When I lived in Manhattan, I often got so focused on work that I forgot my surroundings. My office on 40 Wall Street was more of an irritant than it was a novelty. I always seemed to be running late for meetings with my clients in office buildings scattered throughout lower Manhattan. I used to mutter under my breath, “I WOULD have to work in a f*@&ing tourist attraction!” as I would run the gauntlet through sight seers stopping to pose at every landmark, clogging up the subway entrances while checking their maps, and walking in the wrong direction down the sidewalk during rush hour. (Yes, there is sidewalk protocol in the Financial District.) It wasn’t until someone from out of town would come to visit that I would stop and settle down long enough to appreciate the remarkable place I called home.
Seeing it through the eyes of a newcomer helped me realize it is a city like no other. Their impressions shined a light on all the aspects to which I had become impervious. The steep towering canyons. The monotone navy and black work attire of Wall Street. National Historic landmarks in every block. The plethora of independent eateries (there simply were no chain restaurants outside of McDonalds and Burger King in the nineties.) And the ability to have anything you want “delivhahhed” to your doorstep. I lived on the thirteenth floor of a pre-war building with a knock-out view straight down Third Avenue from the United Nations to the World Trade Center, and a view of the East River from the rooftop. But I rarely looked. Until that is, I was showing off “my city” when friends and family came to town.
Still to this day, it feels like my city when I am showing someone else around. So when I asked my niece Hannah where she wanted to go on our planned summer vacation, I beamed with pride when she exclaimed “New York!”
Hannah has made a miraculous turnaround since my brother died suddenly in 2015. She has come out of the fog having lost her one “true north.” She weaned herself off anti-depressants, got on a self-imposed fitness plan losing over seventy pounds, and has become an “almost straight A” student (darned that French B!) So if anyone deserves a reward for achievement, it is my dear “Hannahgram.”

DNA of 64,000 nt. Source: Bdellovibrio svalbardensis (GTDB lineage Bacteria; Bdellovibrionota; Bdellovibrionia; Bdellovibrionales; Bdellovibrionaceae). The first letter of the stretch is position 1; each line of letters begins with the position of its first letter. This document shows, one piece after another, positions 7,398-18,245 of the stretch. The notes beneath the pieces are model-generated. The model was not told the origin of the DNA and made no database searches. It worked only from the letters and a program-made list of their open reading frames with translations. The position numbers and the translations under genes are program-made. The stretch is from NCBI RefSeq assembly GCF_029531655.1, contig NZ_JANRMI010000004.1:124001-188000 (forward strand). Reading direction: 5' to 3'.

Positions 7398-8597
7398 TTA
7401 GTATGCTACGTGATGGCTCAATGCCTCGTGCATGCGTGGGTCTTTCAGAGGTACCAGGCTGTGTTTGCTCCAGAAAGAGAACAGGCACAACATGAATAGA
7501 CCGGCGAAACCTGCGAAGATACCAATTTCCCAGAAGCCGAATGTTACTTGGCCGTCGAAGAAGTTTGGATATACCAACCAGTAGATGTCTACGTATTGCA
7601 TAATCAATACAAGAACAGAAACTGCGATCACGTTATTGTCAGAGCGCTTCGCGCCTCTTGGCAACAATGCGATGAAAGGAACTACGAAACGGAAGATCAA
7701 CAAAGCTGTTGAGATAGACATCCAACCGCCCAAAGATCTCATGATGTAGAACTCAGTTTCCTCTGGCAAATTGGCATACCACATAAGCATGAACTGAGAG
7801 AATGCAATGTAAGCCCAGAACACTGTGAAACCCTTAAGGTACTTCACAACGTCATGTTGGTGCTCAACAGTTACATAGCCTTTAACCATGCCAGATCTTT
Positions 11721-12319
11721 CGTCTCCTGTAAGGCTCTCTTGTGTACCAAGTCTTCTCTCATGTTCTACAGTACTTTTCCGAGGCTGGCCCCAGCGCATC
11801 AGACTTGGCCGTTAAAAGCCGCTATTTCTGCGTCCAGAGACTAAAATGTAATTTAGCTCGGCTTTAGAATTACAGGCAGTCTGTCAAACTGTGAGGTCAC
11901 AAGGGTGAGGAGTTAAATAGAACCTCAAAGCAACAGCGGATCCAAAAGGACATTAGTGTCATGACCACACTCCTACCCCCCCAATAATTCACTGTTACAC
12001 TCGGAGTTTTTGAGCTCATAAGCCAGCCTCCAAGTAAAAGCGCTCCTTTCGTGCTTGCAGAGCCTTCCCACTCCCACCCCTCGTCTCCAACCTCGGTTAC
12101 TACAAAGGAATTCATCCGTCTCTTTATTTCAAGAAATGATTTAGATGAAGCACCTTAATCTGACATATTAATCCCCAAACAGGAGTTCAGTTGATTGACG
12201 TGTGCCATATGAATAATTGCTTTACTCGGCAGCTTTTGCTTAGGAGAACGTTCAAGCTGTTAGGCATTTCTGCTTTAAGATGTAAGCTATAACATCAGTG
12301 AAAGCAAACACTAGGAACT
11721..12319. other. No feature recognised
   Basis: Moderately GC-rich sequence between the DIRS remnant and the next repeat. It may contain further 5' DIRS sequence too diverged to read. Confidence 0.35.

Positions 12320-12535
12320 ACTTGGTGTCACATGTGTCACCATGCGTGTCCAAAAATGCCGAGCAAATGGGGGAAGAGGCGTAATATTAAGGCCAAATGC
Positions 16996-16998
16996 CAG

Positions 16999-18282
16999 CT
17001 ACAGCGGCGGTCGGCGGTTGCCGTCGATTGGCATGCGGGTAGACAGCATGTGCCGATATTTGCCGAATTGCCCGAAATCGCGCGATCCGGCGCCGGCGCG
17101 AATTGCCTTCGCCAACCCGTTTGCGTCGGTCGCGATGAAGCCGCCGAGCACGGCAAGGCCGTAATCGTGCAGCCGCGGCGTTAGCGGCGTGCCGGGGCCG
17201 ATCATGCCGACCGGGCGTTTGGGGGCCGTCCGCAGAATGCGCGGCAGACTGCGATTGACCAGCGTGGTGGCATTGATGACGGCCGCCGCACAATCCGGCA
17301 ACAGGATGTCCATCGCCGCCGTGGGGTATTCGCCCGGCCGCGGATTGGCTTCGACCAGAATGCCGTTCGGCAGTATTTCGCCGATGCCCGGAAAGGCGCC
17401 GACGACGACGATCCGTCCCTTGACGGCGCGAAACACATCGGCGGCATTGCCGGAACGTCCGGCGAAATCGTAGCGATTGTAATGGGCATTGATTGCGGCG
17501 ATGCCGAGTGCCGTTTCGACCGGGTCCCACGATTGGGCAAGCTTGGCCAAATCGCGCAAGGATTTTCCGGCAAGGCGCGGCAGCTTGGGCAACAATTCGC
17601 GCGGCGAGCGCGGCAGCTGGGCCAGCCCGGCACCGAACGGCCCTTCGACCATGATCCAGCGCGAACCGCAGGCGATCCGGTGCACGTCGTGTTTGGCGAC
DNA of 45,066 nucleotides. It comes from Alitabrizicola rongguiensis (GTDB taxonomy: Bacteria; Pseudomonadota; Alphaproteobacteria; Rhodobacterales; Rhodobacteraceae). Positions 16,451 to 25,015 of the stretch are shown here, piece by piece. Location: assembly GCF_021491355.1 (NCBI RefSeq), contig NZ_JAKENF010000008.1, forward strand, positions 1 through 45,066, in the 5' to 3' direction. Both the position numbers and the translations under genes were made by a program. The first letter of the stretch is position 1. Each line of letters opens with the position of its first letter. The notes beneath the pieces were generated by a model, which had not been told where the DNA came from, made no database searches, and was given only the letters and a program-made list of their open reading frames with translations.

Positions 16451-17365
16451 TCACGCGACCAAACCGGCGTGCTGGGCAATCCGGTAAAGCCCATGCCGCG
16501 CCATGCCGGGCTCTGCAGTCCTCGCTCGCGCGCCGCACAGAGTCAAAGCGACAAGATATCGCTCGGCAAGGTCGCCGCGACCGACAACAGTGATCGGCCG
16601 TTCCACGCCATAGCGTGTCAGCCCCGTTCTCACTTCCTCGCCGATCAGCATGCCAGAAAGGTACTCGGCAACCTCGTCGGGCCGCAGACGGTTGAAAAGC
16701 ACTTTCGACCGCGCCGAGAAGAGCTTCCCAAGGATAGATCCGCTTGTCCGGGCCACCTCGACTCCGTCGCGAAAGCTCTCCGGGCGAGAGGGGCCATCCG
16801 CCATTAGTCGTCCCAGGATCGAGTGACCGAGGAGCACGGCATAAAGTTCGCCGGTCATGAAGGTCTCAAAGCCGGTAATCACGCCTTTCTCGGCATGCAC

When we first began to talk about a trip this summer, I asked her where she wanted to go. She loves history and politics, so when faced with the impossible choice between New York versus Washington, DC, how could I say no when she asked, “Can’t we do both?” Knowing the Amtrak Acela train from NY Penn to Washington Union Station would be a treat for us both, I said “Sure, why not.” Using Frequent Flyer tickets makes it all the same to fly into one city and out of the other.
Trying to stick to the budget of my paltry income tax return, I began the impossible task of finding affordable hotels in both cities. I decided to steer clear of AirBnB in the big cities having heard too many scams and horror stories these days. But living in my own personal hotel room for 5 years now, I have become naïve to the price of hotels . A tiny hotel room in either city with two separate beds “starts” at $250 per night! So I asked Hannah if she would be comfortable staying in “dorm room” type accommodations with a bathroom down the hall. I figured what better prep for college, right? The only challenge for me would be the bunk beds. Imagine my relief when she asked, “Can I take the top bunk?”
Seeing life through the eyes of a 16 year old is a wonder. Everything takes on heightened interest, as if I myself were experiencing it for the first time. Hannah is a student of life, curious about everything past, present, and future. She loves both science and the arts passionately. At one point, I wondered “who is leading whom?” on this tour, as she recited the rise and fall of the Nazi party, and put me to shame on identifying the artist Masters. I often see her with her nose in her phone. I figure like most teenagers, she texting or “snapping” on Snapchat with her friends. But more often than not, she is researching attractions on the fly, coming back with a list of stats and facts to educate us both.
She had lots of “firsts” on this trip. First time in a taxi. First train ride. First subway. We shared a dozen laughs an hour, and made enough inside jokes and memories to last a lifetime.
When asked about her favorite part of New York, she responded, “All of it!” Whereas my older niece loves the glitz, glamour and fashion of Manhattan, Hannah truly loves the “gritty city,” warts and all. When lamenting over leaving, I asked her if she wanted to stay another week, to which she replied, “How about another decade?”
When asked about her favorite part of D.C., she responded “The Capitol!” We were lucky enough to get passes into both Congress and Senate while they were in session. And love ‘em or hate ‘em, it’s still interesting to recognize people on the floor like Nancy Pelosi, Marco Rubio, and Mitch the Turtle. At 16, Hannah is more interested in politics than most of my peers. Like many of her generation, she seems poised to “change the world.” I believe her “Generation W (for “woke”) is our greatest hope.
Initially, I orchestrated this trip for her. But in the end, the pleasure was equally mine!